Wednesday, 11 April 2007

The Parallax Gap between Agapē and Altruism

We’re all victims of the last book we read. I, for one, am plugging my way through Zizek’s Parallax Gap at the moment and am interested in his idea of the parallax in perspective, situation and function for a thing. In some ways, it’s similar to the idea of Danto’s method of indiscernibles. For Danto, something like Warhol’s Brillo cartons is indiscernible from the cartons actually used to store and ship Brillo pads. Despite the differences of material (cardboard is replaced by wood, mass printing is replaced by hand-printing) the box is still fundamentally the same box. It looks the same and without prior knowledge of the construction technique, the casual observer will find the difference between the two indiscernible.

Zizek tries something similar from the other side. That is, an thing is just a thing in all circumstances, but the thing is quite a different thing when located in different contexts. The breast, in one context, is the mechanism for feeding an infant, but in another context it is an object of sexual desire. The thing has not changed, but it is nonetheless plastic as a consequence of circumstance, location and perspective.

Apply this now to a single act of kindness. To the casual observer, this act is identical if performed by a secular humanist as it would be by a nun. However, the secular humanist will be thinking of the greater good for humanity, the responsibility of one sentient to another and even perhaps considering this to be an altruistic act, given that it might occur with some measure of personal sacrifice. For the nun, the thoughts are likely to be centred around the divine, the co-location of the needy person with Christ and considering this an act of agapē, the act of unconditional love.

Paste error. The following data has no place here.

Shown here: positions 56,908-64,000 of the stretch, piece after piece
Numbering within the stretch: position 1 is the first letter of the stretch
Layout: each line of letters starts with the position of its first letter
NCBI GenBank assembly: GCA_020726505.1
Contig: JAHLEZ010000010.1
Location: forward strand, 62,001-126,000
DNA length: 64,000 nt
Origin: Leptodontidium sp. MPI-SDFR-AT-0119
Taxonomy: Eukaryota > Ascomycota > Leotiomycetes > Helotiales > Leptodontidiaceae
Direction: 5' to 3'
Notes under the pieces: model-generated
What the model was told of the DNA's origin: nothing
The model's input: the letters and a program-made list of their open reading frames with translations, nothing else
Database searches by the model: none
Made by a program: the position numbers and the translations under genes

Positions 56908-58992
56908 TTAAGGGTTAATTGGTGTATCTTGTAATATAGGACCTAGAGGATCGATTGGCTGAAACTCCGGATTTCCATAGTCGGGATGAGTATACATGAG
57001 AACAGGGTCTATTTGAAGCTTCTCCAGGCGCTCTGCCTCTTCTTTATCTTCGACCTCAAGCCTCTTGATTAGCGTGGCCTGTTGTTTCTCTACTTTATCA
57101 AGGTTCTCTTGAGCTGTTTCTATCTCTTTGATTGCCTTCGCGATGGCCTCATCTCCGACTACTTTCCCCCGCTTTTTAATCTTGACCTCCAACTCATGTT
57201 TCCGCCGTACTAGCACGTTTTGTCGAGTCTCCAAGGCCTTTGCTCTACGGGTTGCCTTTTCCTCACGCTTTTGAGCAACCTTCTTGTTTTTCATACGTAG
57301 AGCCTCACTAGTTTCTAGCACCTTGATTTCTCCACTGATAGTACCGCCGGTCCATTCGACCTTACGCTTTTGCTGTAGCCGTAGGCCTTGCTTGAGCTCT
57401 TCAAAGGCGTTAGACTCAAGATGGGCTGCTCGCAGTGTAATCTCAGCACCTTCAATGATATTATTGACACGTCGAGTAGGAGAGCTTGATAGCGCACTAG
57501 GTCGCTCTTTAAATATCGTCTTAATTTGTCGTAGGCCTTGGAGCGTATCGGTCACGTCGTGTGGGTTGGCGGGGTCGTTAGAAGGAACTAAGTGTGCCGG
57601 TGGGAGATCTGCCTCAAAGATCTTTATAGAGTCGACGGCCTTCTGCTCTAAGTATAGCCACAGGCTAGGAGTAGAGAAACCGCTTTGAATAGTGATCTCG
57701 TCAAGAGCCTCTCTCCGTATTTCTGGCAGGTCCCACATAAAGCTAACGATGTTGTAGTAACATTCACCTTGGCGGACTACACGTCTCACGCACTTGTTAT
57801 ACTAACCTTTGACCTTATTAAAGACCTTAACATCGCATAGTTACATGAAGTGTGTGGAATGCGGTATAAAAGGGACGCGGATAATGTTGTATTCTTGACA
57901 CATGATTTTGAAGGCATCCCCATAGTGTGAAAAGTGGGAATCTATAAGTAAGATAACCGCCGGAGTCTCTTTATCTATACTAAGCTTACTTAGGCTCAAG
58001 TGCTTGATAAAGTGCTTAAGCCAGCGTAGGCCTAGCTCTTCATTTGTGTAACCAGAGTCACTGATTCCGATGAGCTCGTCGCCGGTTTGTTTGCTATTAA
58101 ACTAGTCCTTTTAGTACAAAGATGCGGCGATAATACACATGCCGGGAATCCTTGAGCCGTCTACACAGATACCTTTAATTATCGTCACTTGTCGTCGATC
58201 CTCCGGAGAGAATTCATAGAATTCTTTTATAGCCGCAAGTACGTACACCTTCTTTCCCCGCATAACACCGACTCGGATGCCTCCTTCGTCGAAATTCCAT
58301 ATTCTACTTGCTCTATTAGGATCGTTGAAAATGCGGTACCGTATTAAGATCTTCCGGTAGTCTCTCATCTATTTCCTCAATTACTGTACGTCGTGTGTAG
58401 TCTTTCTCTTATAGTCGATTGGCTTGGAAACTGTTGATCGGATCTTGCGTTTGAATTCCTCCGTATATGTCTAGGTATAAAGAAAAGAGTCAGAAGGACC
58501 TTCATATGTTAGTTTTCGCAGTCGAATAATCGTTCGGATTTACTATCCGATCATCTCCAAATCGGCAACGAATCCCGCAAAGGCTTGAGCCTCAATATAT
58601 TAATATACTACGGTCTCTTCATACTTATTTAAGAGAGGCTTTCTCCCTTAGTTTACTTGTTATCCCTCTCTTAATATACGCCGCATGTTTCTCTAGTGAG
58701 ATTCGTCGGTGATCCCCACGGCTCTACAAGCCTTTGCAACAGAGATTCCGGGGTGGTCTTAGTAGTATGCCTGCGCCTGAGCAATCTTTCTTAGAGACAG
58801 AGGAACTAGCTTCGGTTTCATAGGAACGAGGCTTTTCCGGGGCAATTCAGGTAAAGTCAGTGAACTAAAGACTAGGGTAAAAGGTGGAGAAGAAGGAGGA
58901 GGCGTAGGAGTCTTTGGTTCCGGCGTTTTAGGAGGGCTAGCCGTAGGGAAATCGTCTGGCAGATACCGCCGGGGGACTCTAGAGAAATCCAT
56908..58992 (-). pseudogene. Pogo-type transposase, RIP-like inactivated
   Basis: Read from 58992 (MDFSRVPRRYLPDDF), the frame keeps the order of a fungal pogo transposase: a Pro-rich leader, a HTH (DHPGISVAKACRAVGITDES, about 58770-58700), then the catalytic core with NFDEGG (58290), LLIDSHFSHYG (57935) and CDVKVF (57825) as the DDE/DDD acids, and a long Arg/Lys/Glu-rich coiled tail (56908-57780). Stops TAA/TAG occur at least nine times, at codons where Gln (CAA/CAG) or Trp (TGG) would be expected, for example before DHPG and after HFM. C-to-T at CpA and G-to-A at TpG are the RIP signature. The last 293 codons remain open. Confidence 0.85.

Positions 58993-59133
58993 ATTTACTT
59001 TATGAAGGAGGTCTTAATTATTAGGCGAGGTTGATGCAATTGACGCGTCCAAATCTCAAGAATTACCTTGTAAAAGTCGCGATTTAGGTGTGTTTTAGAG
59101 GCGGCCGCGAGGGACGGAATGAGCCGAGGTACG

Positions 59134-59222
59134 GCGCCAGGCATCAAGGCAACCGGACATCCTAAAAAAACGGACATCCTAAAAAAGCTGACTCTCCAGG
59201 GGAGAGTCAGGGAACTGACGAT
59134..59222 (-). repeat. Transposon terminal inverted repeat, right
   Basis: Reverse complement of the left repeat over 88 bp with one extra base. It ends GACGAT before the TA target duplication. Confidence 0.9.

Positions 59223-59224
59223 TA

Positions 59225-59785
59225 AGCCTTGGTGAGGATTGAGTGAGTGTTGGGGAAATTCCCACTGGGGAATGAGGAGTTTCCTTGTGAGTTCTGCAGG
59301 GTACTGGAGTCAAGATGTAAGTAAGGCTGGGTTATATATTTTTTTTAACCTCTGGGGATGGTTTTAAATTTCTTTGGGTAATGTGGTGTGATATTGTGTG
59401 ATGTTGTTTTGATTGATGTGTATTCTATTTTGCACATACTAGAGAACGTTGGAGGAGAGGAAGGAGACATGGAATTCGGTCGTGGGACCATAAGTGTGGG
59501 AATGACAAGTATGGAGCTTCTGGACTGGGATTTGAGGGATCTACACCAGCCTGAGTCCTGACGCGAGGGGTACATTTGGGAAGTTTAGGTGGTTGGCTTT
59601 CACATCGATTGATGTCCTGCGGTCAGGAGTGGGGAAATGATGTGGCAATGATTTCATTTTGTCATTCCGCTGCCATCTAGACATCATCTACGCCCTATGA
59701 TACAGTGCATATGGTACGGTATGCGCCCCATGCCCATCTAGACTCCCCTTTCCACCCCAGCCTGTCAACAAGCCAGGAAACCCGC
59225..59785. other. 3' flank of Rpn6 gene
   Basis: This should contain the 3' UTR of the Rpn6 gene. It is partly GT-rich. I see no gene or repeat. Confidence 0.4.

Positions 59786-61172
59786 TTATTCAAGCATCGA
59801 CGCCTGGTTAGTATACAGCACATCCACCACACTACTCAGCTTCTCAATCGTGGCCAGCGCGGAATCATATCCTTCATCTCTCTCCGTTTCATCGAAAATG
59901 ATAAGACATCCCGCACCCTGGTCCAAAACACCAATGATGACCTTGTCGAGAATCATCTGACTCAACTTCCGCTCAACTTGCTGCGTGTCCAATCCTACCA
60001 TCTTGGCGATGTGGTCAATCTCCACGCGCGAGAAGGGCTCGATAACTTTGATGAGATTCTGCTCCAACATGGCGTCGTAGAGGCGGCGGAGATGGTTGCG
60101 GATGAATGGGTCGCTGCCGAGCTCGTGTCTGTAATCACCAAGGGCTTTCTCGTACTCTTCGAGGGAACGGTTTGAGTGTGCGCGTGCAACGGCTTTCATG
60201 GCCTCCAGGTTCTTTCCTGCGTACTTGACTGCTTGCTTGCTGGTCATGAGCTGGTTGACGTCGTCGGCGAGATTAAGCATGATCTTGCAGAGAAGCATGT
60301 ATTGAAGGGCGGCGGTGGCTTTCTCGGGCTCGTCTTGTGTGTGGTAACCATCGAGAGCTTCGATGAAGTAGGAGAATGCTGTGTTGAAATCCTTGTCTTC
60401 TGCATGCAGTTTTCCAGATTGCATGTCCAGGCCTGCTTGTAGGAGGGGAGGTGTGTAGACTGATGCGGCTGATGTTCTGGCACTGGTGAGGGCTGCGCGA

The two acts appear indiscernible, but are nonetheless different. One is most certainly divine, but the other is not. And yet, the effect is the same. If, halfway through the act, the nun reconsidered her faith and became a secular humanist, did God cease to exist there and then, being forced to exist in some other act? Yes. And likewise, should the secular humanist find faith in the middle of the act, does God emerge into existence in that act? Yes.

Subtly, God is the difference between agapē and altruism. God’s existence in this world depends entirely on it.
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